Facilitated After Action Reviews – Hot Washes and Debriefs that Work
People will get more out of an effectively conducted after-action review (AAR) than the experience itself. An AAR is a professional discussion of a training or operational event that focuses on identifying what happened, why it happened and ways to improve. They provide us an opportunity to contextualize an experience and facilitate learning. Without them participants will learn, but do they learn what the organization needs them to?
AARs give us the ability to leverage the way an individual experiences an event to enhance the learning for that individual and collect lessons learned to improve the organization.
10 reasons to conduct after-action reviews
- They solidify best practices and overcome barriers for improvement. While a person is in the moment, whether training or real world, they are operating off assessments that are a mixture of previous experiences and assumptions. By getting participants to explore what led to certain behaviors trainers and leaders can help them solidify desirable behaviors or overcome barriers to improvement.
- They activate adult learning. Research on adult learning tells us that we learn more effectively when memories of previous experiences are activated and we connect our current lesson to a previous one. AARs provide an opportunity to guide participants to connect previous experiences to current lessons.
- They Promote an organizational, “Learning Culture.” Among other characteristics, a learning organization is one that encourages candor and dissent, solves problems at the lowest level, promotes life-long learning, practices humility, and addresses issue quickly. AARs provide us with a system and framework to support a learning culture.
- They build the team. When leaders and trainers intentionally provide a structure, time, and space for participants to candidly and objectively explore learning trust is fostered between them. When conducted properly, AARs allow space to accept mistakes and learn from them. They provide an opportunity to share experiences and perspectives. Skilled AAR Facilitators will garner trust not only for themselves but create a culture of trust within the team.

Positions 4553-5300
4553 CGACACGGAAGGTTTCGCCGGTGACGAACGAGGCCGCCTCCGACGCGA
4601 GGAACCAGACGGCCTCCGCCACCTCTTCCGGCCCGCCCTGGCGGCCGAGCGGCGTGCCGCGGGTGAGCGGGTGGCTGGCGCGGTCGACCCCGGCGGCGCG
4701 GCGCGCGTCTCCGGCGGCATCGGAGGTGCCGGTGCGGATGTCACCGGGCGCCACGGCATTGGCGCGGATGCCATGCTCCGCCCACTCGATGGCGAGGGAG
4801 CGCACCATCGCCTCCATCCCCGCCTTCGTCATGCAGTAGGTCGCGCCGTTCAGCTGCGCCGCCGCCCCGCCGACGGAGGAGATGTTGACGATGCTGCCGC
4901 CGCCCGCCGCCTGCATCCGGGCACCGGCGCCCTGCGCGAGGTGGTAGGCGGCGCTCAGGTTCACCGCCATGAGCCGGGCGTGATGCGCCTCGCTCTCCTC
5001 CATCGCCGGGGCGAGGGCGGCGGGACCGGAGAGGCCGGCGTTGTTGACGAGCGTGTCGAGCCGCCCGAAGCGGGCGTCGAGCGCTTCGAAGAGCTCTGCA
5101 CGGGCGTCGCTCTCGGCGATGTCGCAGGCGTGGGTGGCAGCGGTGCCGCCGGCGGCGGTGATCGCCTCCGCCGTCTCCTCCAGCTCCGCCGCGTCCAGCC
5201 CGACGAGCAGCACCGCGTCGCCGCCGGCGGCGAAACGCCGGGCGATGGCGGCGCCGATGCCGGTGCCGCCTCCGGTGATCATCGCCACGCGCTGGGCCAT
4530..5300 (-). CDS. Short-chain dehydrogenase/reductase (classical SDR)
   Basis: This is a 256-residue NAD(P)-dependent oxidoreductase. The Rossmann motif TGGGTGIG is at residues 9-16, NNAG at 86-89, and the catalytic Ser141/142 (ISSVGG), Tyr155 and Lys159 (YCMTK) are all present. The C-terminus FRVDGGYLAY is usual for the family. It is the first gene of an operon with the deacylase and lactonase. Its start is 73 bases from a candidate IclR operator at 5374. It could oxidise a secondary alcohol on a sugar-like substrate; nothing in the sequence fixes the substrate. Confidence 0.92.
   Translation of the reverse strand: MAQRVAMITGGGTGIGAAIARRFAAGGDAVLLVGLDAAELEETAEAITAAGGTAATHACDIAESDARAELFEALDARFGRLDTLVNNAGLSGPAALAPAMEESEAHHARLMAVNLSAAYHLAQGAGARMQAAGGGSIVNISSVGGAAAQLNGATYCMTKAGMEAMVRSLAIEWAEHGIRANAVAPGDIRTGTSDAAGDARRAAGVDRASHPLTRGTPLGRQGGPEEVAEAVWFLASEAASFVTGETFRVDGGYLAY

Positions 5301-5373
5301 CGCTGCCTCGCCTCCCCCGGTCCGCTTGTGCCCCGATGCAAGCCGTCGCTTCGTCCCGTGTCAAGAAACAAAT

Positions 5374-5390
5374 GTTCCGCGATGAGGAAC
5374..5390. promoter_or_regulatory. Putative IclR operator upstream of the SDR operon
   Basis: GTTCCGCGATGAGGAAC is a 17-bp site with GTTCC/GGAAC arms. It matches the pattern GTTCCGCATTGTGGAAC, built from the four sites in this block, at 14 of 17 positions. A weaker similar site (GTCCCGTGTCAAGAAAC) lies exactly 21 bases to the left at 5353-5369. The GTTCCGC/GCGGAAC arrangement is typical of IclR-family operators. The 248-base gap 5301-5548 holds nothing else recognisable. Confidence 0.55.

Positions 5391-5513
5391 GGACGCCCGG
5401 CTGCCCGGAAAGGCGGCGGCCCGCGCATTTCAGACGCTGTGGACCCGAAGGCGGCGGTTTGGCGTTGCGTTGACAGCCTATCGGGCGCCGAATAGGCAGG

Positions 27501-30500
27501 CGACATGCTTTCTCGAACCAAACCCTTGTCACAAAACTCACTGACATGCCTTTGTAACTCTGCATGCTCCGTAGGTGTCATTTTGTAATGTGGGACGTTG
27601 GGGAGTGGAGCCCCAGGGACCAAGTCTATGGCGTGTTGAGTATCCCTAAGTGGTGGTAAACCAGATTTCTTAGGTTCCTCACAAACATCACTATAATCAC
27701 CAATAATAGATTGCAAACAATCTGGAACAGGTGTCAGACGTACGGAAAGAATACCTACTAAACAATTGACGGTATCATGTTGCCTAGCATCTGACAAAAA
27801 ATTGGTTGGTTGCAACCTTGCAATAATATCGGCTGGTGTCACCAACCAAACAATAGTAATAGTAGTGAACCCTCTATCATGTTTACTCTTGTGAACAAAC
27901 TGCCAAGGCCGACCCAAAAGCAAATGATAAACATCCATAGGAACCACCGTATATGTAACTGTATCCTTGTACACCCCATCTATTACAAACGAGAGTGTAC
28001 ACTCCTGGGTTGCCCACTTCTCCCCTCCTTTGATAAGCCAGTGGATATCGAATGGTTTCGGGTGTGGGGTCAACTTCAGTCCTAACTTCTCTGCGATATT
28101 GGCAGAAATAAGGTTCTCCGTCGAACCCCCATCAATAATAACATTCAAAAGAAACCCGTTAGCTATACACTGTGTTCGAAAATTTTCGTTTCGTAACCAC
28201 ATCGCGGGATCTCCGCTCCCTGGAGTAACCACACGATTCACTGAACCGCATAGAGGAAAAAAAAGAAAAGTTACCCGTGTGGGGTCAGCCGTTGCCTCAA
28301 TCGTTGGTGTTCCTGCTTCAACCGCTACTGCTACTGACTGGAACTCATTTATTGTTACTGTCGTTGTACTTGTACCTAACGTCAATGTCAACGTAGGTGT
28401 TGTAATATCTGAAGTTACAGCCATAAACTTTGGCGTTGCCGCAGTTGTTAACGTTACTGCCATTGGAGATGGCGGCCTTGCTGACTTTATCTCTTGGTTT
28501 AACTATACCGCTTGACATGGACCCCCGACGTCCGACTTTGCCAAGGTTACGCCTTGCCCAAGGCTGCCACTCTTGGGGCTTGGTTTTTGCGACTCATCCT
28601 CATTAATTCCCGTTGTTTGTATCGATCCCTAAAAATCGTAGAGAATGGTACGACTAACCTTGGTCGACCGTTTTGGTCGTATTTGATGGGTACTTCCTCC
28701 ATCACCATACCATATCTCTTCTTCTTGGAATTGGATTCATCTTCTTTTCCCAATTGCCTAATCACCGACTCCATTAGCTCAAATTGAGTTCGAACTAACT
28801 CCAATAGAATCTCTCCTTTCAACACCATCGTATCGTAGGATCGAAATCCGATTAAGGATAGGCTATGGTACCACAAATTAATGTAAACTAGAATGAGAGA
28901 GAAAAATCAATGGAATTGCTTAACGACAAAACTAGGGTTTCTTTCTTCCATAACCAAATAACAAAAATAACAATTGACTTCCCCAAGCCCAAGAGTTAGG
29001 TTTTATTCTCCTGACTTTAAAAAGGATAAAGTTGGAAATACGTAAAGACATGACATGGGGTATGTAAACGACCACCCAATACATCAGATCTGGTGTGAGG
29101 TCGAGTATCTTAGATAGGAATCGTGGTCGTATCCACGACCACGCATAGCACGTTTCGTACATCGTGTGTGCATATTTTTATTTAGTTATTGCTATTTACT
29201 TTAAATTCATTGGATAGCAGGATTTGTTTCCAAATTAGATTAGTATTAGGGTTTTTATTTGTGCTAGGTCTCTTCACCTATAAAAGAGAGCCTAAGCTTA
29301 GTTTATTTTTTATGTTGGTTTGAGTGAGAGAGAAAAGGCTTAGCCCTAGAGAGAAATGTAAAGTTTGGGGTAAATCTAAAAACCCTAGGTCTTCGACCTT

- They contextualize lessons learned. There is no way an organization can train for every possible scenario. AARs put micro-lessons into macro perspectives.
- They provide timely feedback. Participants need objective and accurate feedback as quickly as possible to implement into their learning and improve performance. Learning is aggregate and compounded over time so lessons learned, good or bad will affect future performance. Through effective use of AARs trainers and leaders can promote desirable behaviors and correct undesirable behaviors in near real-time.
- They encourage learning in real-time and the enhance ability to apply lessons learned. In an ever-changing operational environment police officers need to be resilient and adaptive to changing conditions. We may not get a second chance to learn an important lesson. People who regularly experience AARs can more effectively apply objective exploration of activities or events during momentary breaks in action on their own – even without a facilitator.
- They provide an opportunity to hear, see and discuss other perspectives. During a training iteration or real world event each person is the main character in their own story. Regardless of how long a team has been working together each member will experience an event from their own perspective until given a chance to discuss it with others. This also includes the use of video, radio recordings, eye-witnesses, and external evaluators.
- They give us an opportunity to practice public speaking and effective communication. When conducted properly, an AAR requires effective communication practices by all participants. Skilled AAR Facilitators use proper questioning techniques and help participants remain focused while encouraging them to effectively articulate their thoughts. Participants can practice public speaking and conversation skills. This is a skill-set that pays dividends beyond the immediate experience.
- They teach us to manage and appreciate discomfort. The human mind is wired to enable us to move through experiences with as little discomfort as possible while avoiding re-orientation of our identity. We make most of our decisions based on previous experiences and assumptions. A skilled AAR facilitator cuts through perceptions and challenges participants to explore deeply held beliefs and assumptions.
AARs can be used to wrap up a scenario, culminate a major training event, or debrief after a real-world critical incident. People will get more out of an effectively conducted AAR than the experience itself.
Facilitated After Action Reviews – Hot Washes and Debriefs that Work is one of five courses presented by Team One Network instructors at ILEETA 2017. We’ll also present, “Low Light Operations Roll Call Presentations/Demos”, Benelli M-Series Armorer, Springfield Armory M1A Rifle Armorer Course, and “You Don’t Have to Die: How to Survive an Ambush.”